October 24th – Boulder No. 9 Colorado 54, Kansas State 7
The 9th-ranked Buffs controlled an entire game for the first time in 1992, dominating Kansas State 54-7. Colorado scored early and often, raising the home team total on the scoreboard on seven of its first 11 possessions in cruising to a 30-0 halftime lead before a sold-out Folsom Field crowd of 52,235. The Wildcats, with a respectable 3-2 record coming into Boulder, left town without an offensive touchdown, scoring only on a an interception return after the game was well in hand.
The Colorado defense let the Kansas State offense know it was in for a long afternoon on the first series, as the Wildcats gained zero yards on three plays before punting. On the Buffs’ first possession, Kordell Stewart led the offensive unit on an eight-play, 74-yard drive, culminated in a two-yard pass from Stewart to tight end Christian Fauria. Two short drives – one after an interception, the other after a long punt return by Deon Figures - gave junior kicker Mitch Berger the opportunity to connect on two short field goals (of 25 and 23 yards), giving Colorado a 13-0 lead.
The Buffs already had more points than would prove necessary for victory, but given ample opportunities by the defense, the Colorado offense poured it on. Freshman running back Rashaan Salaam scored his first career touchdown on a two-yard run to put the Buffs up 20-0. A 16-play, 65-yard drive in the middle of the second quarter removed all doubt about which team would carry the day. This time, Stewart did the honors himself, scoring on a nine-yard run to up the lead to 27-0. The halftime score was 30-0, thanks to another short field goal (of 24 yards) with just nine seconds left before halftime.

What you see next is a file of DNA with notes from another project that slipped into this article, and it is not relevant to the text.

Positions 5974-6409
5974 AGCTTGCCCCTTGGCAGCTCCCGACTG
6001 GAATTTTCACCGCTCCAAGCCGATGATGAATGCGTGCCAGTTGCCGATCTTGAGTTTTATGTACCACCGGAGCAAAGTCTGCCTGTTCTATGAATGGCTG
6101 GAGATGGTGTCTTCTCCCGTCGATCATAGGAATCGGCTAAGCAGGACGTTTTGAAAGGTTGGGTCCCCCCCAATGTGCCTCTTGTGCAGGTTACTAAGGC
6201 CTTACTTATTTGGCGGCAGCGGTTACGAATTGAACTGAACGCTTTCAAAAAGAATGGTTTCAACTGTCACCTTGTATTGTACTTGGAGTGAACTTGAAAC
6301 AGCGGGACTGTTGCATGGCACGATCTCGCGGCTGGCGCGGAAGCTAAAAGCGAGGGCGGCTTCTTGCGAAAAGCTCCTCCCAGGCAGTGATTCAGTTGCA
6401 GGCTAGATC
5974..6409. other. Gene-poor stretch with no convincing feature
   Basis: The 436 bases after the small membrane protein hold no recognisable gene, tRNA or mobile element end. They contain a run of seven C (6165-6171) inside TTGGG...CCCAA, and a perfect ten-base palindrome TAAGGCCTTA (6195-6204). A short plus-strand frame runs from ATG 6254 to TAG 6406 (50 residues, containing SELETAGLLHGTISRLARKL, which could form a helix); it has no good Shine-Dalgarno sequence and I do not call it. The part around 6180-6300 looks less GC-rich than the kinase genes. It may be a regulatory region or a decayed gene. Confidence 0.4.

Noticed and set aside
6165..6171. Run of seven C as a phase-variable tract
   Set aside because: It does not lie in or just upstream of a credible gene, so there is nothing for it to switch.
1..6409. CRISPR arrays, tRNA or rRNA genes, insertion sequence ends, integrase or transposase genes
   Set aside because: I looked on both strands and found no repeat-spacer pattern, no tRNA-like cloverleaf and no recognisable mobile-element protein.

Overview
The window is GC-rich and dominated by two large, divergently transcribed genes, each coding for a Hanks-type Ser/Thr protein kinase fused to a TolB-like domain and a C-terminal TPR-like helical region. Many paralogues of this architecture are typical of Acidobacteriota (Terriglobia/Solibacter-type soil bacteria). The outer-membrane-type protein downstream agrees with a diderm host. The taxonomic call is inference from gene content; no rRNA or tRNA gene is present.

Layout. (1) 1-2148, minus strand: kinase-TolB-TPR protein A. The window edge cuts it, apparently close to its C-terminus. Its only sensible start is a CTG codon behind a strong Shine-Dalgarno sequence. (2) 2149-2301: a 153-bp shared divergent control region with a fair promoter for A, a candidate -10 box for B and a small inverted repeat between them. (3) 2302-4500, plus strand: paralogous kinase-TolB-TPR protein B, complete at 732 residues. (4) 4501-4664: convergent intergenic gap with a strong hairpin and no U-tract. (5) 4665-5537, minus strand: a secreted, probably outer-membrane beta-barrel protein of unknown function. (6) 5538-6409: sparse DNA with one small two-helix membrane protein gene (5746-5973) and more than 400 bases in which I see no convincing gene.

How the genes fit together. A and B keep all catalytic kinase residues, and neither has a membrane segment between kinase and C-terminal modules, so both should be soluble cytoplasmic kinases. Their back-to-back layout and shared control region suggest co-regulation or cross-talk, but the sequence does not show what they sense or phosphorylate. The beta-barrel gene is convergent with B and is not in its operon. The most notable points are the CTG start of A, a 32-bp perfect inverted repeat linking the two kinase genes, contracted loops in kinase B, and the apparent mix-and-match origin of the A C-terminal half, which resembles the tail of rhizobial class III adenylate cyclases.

After Berger connected on his fourth field goal of the afternoon of under 30 yards (this one from 29 yards out), Kansas State scored its only points of the afternoon late in the third quarter. A 52-yard interception return by C.J. Masters gave the Wildcats a brief moment to celebrate, but the Buffs restored order in the fourth quarter, scoring three more touchdowns. Junior tailback James Hill scored on runs of two and 15 yards, and Duke Tobin hit freshman Rae Carruth for a 20-yard score to close out the satisfying victory.
“It would be an understatement to say that the defense was dominant”, said McCartney. “The fact of the matter is I can’t remember a time our defense was so dominant in a game.” The numbers backed up the Buffs’ head coach. Kansas State was held to three first downs (0-for-10 on third down attempts), 47 offensive plays, and 16 total yards (the last record being a team and Big Eight record). The ineptitude of the Wildcats’ offense led to thirteen punts, ten of which were returned for 167 yards by senior cornerback and kick return specialist Deon Figures. Both of Figures’ numbers set school records, with the yardage record surpassing a mark set by Byron “Whizzer” White against Utah in 1936.
The Buffs were now 6-0-1, 2-0-1 in conference play. As fate would have it, when the Associated Press poll came out the week after the Kansas State game, Colorado was tied for 8th in the nation with 1,046 total points.
The team the Buffs were tied with? It was none other than the opponent up next on the calendar – the Nebraska Cornhuskers.
- Mitch Berger, who in substituting for the ailing Pat Blottiaux against Oklahoma, had kicked the game tying 53-yarder as time expired, got the starting nod against Kansas State, and went four-for-four, connecting from 25, 23, 24, and 29 yards.
- The Colorado offense ran an incredible 105 offensive plays against Kansas State, setting a school record. The previous high was 100 plays, run against Air Force in 1970 (a 49-19 win over No. 10 Air Force, in a game which was played at Colorado Springs).
- The Buffs offense was diverse, with the offense running 55 rushing plays (for 176 yards) and 50 passing plays (for 338 yards). Not surprisingly, the Buffs held the ball for a season high 39:17 of game clock. The Buffs also set a new school record for third down conversions made (14, out of 23 attempts), breaking the old record of 13 set against Oklahoma State in 1989.